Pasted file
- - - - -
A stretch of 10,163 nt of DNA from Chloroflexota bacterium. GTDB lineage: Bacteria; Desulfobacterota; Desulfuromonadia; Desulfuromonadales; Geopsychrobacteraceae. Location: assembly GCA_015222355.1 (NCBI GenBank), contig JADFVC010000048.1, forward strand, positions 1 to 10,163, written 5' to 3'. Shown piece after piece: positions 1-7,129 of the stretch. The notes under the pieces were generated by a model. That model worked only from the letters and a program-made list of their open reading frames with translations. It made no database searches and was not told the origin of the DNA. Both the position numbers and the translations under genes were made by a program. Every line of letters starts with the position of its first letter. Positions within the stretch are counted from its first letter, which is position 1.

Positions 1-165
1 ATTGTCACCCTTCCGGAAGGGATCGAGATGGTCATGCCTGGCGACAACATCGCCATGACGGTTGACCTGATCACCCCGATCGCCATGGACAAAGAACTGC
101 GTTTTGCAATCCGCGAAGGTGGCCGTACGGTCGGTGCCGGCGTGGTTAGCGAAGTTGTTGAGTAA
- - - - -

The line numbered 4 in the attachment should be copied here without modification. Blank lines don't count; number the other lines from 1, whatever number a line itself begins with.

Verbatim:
101 GTTTTGCAATCCGCGAAGGTGGCCGTACGGTCGGTGCCGGCGTGGTTAGCGAAGTTGTTGAGTAA